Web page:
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colbay 09-13-2012 06:12 PM

Fire Hazard
 
I live in a top floor apartment and am replacing a damaged floor. It has been suggested that I spray foam between the floor joists to act as a sound dampener and also to hinder the spread of bugs (bed bugs and roaches are a real problem in NYC at present). However, I am concerned about the fire safety of these foam products. Does anybody know if they are inflammable or not?

Daniel Holzman 09-13-2012 06:18 PM

First off, unless you are the owner of the apartment, or are authorized by the owner of the apartment to perform work, you have no business doing anything to the apartment. Second, New York City is notorious for requiring permits for any work. They have special fire codes. If you are not licensed to perform work in New York, and based on your question you are almost certainly not licensed, you have no business performing the work. Leave it to a professional who understands local rules.

colbay 09-14-2012 07:06 AM

Fire Hazard
 
I OWN the condo apartment and am therefor able to order whatever work I wish. Wether or not I employ a professional is up to me. What I want to know is about the flammability of these products. If they are inflammable then neither I nor a professional is going to do it! Neither our condo board nor managing agent has experience on this matter and cannot advise.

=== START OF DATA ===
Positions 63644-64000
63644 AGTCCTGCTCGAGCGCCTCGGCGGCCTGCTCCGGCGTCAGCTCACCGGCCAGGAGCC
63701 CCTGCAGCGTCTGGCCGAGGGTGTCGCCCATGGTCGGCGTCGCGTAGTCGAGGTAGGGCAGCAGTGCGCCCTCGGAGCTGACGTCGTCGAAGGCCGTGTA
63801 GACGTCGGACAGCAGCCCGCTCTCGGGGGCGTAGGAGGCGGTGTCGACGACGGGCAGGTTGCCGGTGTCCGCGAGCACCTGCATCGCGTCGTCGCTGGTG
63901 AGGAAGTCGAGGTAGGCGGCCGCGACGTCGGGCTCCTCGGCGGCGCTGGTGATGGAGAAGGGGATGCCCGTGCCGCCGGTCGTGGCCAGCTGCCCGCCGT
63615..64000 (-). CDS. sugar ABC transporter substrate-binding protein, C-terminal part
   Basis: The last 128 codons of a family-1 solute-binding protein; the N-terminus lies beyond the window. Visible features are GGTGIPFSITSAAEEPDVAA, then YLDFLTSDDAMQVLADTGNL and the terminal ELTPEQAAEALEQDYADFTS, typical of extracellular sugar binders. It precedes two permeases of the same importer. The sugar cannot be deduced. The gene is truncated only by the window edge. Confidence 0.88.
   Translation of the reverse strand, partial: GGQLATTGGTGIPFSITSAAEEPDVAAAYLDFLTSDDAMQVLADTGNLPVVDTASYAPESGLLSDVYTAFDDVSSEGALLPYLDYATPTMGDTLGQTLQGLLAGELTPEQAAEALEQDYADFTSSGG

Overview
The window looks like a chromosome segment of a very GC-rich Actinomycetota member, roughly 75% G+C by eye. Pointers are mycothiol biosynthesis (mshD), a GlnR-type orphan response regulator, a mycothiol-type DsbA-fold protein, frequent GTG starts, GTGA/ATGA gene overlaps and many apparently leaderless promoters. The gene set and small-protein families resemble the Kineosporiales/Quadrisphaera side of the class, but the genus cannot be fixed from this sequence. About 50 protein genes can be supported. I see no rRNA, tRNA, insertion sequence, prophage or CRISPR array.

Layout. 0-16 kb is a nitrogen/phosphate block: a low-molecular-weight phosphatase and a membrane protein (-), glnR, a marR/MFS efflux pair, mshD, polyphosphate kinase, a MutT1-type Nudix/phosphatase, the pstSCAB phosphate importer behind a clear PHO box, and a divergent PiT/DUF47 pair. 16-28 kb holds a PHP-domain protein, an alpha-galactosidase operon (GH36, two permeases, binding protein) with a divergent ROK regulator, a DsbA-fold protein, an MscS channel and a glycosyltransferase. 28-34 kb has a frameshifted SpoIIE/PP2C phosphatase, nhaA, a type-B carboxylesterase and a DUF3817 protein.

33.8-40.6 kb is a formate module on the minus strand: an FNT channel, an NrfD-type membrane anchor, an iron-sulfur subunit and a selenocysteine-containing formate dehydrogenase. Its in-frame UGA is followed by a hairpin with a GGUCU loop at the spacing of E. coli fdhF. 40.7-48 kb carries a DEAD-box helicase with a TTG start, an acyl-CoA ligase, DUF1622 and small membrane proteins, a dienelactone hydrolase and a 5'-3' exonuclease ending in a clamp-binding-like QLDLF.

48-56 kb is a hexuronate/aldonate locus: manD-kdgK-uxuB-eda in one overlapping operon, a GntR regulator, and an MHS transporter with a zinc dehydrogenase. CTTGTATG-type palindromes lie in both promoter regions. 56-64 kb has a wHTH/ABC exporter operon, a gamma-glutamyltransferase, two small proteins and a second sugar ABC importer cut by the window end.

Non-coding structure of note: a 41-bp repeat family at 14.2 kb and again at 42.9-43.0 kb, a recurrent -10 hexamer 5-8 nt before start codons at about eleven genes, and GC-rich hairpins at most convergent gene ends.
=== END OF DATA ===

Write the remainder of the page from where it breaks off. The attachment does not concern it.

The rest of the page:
Daniel Holzman 09-14-2012 09:33 AM

The flammability of foam is typically listed by the manufacturer on the fact sheet about the product. Many types of foam are not only flammable, but emit toxic gases when the foam burns. Some foam products include special ingredients to reduce the flammability (the word inflammable is not longer used due to confusion about its meaning) of the foam, the spread rate of fire, or the ignition temperature.

Best to check with the building inspector about the allowable use of foam in your specific application. When I did telecommunications work and we needed to insulate, we often had to use special foam mixtures (expensive) that met building code flame spread rate requirements, as dictated by the building inspector.

colbay 09-14-2012 09:53 AM

Thank you, your last reply and my own research has convinced me that it is an inappropriate product to use for the purposes that have been suggested to me.

Windows on Wash 09-14-2012 06:29 PM

No insulation is going to really stop the dominant source of noise to the lower floors.

In order to do that you need to interrupt the vibrations that are transmitted via the framing.

A little bit of spray foam on the perimeter and where there are gaps is a great idea for bugs but beyond that, it is overpriced as an insulation. I would install a typical batt insulation whether it be mineral wool or fiberglass.


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